Durians in claw machines and hair salons: Durians here, there and everywhere
‘Tis the season for durians and you would have felt their conspicuous, declarative presence in our neighbourhoods by now. But in recent days, the thorny treasures from Malaysia are found in abundance not just at the usual places.
At a Toa Payoh pasar malam and two malls, you can find the prickly fruit in Play United’s bright pink claw machines jousting for the attention of anyone who want the thrill of clawing something other than plushies. The firm’s spokesman Alice Goh told The Straits Times that her durian-loving team is able to introduce this concept thanks to more affordable durian prices.
Outside The One Salon at Bedok Central, piles of durians line the corridor under a banner that screams: Buy fruit get free haircut. The hair salon’s boss Steven Qin told ST that he is giving away haircut vouchers to durian buyers who spend at least $20 at his makeshift stall. He hopes the promo will attract new customers to both his stall and salon.
Eat-all-you-can durian buffets are also catching on. Giant Hypermarket held its first durian buffet at its Tampines outlet’s carpark last week and attracted a strong showing. Its spokesman told ST it plans to offer the one-hour buffet again. Other durian stores like Zeng Zu Fu and Lexus Durian King are also offering free-flow durian feast this season.
The pungent delicacy wouldn’t have been here, there and everywhere if not for the bountiful supply from Malaysia’s farms this season.
The Kuala Lumpur and Selangor Fruit Farmers’ Association (KLSFFA) told ST Malaysia now exports more than 100,000kg of fresh durians to Singapore a day.
The huge supply has sent prices down by 10 to 20 per cent compared to the last season, according to six stall owners who spoke to ST.
In the not-so-distant past, residents here used to pay close to a hundred dollars a durian. Just last June, the AAA grade musang king cost some $40 a kg while the no-frills version cost around $25 a kg.
By last December, the prices had fallen by more than 30 per cent with the supply glut.
Now, the B and C grade musang king variety retails at $10 or less a kg at some heartland stalls. One stall is even offering a flew-flow musang king buffet at $38.80 an hour.
Mr Torrence Chua, who runs Top Durian Station in Bukit Batok, told ST he is happy for his customers, who get to enjoy good-quality durians at lower prices.
But he added that sellers like him risk making losses when they have to keep slashing prices to clear stock.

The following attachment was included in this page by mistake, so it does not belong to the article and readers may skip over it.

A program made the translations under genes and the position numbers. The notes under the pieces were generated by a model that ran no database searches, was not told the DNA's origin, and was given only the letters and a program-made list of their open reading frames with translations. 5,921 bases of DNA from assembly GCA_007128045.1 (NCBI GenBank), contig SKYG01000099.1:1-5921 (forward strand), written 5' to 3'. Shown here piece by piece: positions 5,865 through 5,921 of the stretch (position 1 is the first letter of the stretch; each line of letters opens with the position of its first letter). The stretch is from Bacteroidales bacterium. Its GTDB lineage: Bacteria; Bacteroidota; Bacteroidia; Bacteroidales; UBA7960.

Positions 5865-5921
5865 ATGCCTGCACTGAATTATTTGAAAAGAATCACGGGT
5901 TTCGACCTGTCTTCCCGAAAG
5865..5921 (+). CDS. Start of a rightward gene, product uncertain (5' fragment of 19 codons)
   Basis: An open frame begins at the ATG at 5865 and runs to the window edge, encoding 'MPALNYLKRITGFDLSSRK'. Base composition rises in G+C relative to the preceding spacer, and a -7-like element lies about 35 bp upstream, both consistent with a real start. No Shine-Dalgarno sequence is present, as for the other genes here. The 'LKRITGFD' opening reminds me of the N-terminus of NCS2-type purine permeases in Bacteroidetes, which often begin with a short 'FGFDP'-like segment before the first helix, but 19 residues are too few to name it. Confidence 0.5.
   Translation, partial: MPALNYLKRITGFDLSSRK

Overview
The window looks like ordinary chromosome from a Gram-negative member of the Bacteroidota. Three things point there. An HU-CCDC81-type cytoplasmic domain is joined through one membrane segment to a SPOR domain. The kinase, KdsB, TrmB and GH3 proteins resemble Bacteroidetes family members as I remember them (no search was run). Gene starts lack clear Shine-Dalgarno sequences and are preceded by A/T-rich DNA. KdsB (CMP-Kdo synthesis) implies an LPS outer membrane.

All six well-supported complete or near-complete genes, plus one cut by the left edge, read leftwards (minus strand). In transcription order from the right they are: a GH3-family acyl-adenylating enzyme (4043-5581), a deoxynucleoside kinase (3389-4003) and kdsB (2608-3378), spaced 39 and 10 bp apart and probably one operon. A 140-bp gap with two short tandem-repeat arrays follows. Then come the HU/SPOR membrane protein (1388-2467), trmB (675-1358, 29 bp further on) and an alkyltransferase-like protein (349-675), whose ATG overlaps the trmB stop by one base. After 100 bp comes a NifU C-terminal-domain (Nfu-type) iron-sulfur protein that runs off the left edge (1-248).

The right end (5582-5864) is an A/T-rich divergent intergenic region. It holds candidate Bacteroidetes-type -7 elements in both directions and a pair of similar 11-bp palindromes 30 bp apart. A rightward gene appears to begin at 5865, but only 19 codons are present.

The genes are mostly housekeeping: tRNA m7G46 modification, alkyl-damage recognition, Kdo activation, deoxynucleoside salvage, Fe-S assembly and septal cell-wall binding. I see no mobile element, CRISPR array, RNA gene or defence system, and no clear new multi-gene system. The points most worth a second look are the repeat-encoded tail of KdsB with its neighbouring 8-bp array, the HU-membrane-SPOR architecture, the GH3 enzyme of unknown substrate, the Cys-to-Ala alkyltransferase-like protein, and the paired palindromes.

“When sales are slower on weekdays, we may not be able to sell all our stock. Around 20 to 30 per cent of them would be spoiled,” the 30-year-old said.
The abundant supply this season is due to a number of factors.
The recent heat spell also causes more durians to ripen simultaneously, which compels growers to act fast to deliver them here.
Besides the weather condition, the KLSFFA spokesman pointed out that the increase in supply is to be expected as there are now more farms with more fruit-bearing trees, after an influx of investment in Malaysia’s durian cultivation sector around seven years ago.
Many investors, including those from Singapore, were drawn to the prospect of handsome returns as Malaysia was then actively knocking on the door of the massive Chinese market, which had a huge and growing appetite for the king of fruits.
“The oversupply that we are seeing now is partly a result of overplanting at that time,” he added.
In a typical year, there are two durian seasons, with the mid-year season ending in August. But many sellers predict a longer season that may last till September or October this year.
Mr Edwyn Chiang, secretary-general of Malaysia International Durian Industry Development Association (Midada) said better farming techniques have contributed to the longer season.
KLSFFA’s spokesman also said durian farmers are getting more knowledgable about farm management, such as the use of organic fertilizers.
“They also invested in piping and irrigation, so their trees are getting more optimal levels of water to grow higher-quality fruits,” the spokesman added.
Mr Chiang also pointed out that China is not importing as many durians as expected.
Malaysia is facing stiffer competition from its South-east Asian neighbours.
Thailand, which dominates the Chinese market traditionally, remains a strong contender. Vietnam and The Philippines have also secured permits to export fresh durians to China lately.
China’s homegrown durians in the Hainan island are also expected to hit the market this month, according to the South China Morning Post.
While the development may irk profit-conscious investors, durian fans from both sides of the causeway have reasons to cheer.
“Durian is likely to remain affordable”, Mr Chua believes, and this means his customers need not worry about durians turning into a rich man’s delicacy.